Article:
What the casino giveth, the wife taketh away.

After days of unwelcome national media attention, PhiladelphiaPark Casino Saturday night paid the disputed $102,000 that a Feasterville slots player said he had coming to him.

But Stephen Wilkinson, 56, a retired carpenter, said the jackpot was in his hand for "about two minutes." His wife of 25 years, Nancy, grabbed the check for safekeeping.

"We haven't decided what we're going to do with it," he said.

Wilkinson, a regular but small-time bettor, said that his son Sean, 23, had asked for help in paying off his 2002 Dodge Ram truck but that the family would take its time in deciding what to do with the windfall.

After taxes - taken out in advance by the casino, as required by law - the check was for about $76,500, he said.

Last Monday, Wilkinson was wagering two quarters at a time on a Wheel of Fortune machine when the video monitor flashed a message that he had won the $102,000.

But employees at the Bensalem racetrack casino told him it was a mistake - a malfunction, they said, of the in-house computer system the casino uses for cash prizes and promotions. The slot machine itself was not faulty.

After apologizing, the casino offered Wilkinson two complimentary tickets for the buffet, which he dismissed as a not-funny joke.

The slots casino has been open for barely more than a month, and less than two weeks ago it got competition from another slots operation, this one in Delaware County. Two other casinos are expected to open in Philadelphia in 2008.

Wilkinson filed a complaint with the Pennsylvania Casino Control Board and said he would hold out for the $102,000.

Gaming-industry experts nationally said it would have been hard under casino regulations in most states for Wilkinson to force PhiladelphiaPark to pay for a mistake.

A story about the incident in The Inquirer was picked up by the Associated Press and was published and broadcast nationally.

Wilkinson even got a call from the Canadian Broadcasting Corp.

Friday night, Wilkinson said, a casino executive called him at home and said that after an investigation Philadelphia Park had decided to pay him the full amount as a goodwill gesture.

A meeting was set for about 5 p.m. Saturday. Wilkinson said he was asked to keep the news quiet until the casino had a chance to announce it, which it did in a brief news release Saturday night.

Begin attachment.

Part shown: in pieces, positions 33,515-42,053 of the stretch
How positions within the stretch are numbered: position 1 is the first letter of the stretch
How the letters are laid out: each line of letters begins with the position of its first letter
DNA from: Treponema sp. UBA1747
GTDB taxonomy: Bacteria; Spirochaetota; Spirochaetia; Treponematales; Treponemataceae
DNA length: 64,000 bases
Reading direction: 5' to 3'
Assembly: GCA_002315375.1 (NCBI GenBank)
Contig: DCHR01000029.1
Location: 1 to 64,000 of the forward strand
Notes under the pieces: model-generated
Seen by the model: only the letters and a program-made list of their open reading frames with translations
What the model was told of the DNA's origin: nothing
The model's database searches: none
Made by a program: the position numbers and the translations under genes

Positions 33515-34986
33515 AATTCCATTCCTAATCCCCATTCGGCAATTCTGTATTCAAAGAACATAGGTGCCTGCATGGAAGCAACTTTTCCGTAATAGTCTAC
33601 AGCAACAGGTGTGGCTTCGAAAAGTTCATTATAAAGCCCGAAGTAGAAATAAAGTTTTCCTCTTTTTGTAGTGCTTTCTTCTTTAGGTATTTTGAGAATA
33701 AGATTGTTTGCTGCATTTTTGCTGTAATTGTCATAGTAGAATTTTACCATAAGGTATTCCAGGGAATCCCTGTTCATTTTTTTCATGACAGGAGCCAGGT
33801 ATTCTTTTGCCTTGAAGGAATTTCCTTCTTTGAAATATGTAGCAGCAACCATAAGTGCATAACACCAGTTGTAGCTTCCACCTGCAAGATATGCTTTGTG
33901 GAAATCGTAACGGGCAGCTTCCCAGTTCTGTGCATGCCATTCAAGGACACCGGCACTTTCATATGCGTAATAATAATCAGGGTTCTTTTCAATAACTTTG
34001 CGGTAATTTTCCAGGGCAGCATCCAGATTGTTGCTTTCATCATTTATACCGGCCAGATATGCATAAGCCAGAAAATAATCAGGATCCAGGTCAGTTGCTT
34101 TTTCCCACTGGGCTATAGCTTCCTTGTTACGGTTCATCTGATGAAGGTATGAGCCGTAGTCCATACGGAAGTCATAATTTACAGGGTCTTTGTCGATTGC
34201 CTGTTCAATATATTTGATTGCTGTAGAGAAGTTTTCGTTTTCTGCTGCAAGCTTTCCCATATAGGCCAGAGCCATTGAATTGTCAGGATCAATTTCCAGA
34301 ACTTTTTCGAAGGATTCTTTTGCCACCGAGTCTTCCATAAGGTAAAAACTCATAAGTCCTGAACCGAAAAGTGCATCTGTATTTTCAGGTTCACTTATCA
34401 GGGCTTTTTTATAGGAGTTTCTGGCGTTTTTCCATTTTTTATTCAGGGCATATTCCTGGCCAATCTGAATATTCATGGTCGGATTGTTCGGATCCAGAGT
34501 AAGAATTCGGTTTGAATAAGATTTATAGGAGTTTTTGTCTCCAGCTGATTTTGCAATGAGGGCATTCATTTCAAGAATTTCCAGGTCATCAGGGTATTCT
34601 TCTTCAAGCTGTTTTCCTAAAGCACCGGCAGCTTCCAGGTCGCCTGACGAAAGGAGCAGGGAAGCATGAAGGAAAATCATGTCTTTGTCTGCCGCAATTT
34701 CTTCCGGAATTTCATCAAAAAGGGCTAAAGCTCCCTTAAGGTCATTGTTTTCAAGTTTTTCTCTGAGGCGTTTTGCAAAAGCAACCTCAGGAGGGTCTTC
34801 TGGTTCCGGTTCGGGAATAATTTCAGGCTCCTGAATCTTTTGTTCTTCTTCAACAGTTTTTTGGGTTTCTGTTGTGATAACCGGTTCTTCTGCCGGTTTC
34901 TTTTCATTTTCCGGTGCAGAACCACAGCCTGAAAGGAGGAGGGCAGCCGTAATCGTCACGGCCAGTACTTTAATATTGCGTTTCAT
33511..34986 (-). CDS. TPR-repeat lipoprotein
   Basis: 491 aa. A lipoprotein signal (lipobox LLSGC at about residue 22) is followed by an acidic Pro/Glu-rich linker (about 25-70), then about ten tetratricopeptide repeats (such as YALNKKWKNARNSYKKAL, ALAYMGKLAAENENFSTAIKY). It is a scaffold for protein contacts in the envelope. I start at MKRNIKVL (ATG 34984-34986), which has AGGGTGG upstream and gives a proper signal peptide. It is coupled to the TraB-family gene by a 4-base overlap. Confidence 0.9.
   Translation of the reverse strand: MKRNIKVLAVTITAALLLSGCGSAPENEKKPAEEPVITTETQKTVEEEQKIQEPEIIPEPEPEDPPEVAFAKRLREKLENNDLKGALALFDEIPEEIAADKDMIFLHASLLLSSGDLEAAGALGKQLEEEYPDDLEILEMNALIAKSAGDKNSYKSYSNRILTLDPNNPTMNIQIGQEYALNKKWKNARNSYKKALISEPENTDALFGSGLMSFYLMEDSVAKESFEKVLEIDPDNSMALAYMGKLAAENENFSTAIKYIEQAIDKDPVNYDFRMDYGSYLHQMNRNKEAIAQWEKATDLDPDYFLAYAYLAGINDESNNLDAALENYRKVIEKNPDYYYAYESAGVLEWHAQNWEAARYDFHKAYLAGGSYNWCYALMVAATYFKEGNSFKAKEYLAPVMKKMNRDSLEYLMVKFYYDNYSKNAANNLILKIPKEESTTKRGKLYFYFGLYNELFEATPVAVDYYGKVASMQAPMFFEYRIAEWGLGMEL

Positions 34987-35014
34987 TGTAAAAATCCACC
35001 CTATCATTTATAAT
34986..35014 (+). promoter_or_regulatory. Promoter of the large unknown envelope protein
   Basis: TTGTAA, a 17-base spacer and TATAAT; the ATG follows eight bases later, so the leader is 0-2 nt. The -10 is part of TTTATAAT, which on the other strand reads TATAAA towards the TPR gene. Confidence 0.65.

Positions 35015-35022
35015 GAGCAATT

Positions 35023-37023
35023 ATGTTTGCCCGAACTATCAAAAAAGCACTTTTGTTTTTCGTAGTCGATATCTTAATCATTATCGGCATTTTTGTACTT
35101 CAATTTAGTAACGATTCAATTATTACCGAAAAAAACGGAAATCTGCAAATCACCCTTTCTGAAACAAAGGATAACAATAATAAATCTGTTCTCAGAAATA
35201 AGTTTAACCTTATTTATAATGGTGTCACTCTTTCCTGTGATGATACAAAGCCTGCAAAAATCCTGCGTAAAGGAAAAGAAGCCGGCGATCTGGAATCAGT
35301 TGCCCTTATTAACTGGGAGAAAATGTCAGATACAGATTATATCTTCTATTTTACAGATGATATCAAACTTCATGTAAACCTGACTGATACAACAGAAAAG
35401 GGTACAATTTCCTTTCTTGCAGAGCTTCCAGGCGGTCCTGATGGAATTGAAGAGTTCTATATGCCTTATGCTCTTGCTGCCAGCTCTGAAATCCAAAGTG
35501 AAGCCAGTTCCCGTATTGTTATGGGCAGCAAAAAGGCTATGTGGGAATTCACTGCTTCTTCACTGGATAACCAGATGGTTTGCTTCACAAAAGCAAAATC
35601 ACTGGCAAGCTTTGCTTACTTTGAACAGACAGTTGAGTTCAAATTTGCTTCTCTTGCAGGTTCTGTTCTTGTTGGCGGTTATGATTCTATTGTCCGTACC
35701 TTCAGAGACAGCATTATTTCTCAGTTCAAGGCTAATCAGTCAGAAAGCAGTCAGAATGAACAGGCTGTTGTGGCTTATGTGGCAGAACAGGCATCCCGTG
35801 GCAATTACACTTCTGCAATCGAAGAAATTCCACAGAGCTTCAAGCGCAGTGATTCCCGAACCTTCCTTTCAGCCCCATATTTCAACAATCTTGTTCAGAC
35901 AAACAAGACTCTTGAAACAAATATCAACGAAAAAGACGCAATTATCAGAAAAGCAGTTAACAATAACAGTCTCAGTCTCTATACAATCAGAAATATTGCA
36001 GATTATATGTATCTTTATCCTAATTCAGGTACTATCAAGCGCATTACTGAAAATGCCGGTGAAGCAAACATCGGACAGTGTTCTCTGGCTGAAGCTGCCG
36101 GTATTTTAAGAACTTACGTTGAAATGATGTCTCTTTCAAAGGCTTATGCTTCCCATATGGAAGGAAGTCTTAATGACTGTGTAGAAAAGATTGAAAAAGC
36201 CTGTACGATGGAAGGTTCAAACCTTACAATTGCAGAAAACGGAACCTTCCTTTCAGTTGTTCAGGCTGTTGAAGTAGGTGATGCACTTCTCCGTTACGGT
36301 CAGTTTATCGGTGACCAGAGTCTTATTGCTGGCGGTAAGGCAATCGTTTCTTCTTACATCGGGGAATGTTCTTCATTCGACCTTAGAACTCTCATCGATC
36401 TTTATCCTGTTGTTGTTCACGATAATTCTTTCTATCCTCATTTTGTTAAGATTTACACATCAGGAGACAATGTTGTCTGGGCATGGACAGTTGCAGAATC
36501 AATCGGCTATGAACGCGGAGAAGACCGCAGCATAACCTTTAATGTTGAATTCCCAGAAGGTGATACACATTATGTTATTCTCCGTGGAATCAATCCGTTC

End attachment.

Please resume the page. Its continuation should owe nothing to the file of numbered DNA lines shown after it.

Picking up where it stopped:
Wilkinson said the casino asked only that any comments he made afterward were "positive."

At the casino Wilkinson, his wife, and six friends went to the buffet and met Dave Jonas, the president and chief executive officer. Wilkinson said Jonas offered a complimentary buffet meal to each of them. He also upgraded Wilkinson's casino player-card to premium status.

"He really handled himself very well," Wilkinson said. "He was a class act."

Wilkinson said he was told that it had taken a few days for the casino to sort out the mistake, which it ultimately blamed on human error. A worker in an office remote from the casino floor was testing the video promotion system and randomly picked the $102,000 figure to enter into the system as part of a trial run, casino officials said.

The win message mistakenly was sent to the slot machine at which Wilkinson had his player card plugged in.

On Saturday, the casino told Wilkinson it had investigated whether he and the office employee were somehow "in cahoots" to defraud the casino.

It determined they were not.

Andrew Becker, a casino spokesman, said yesterday the casino had not determined whether the employee would be disciplined.

"It is the goal that this will never happen again," Becker said. But since it was a human mistake, he said, the answer may be in employee training rather than in "structural or system changes."

Wilkinson, a friendly, gruff-voiced guy with a big head of hair, said he planned to go back to PhiladelphiaPark to play the slots some more.

"You bet I will," he said.

Contact staff writer Tom Infield

at 610-313-8205 or tinfield@phillynews.com.

Inquirer staff writer Dwight Ott contributed to this article.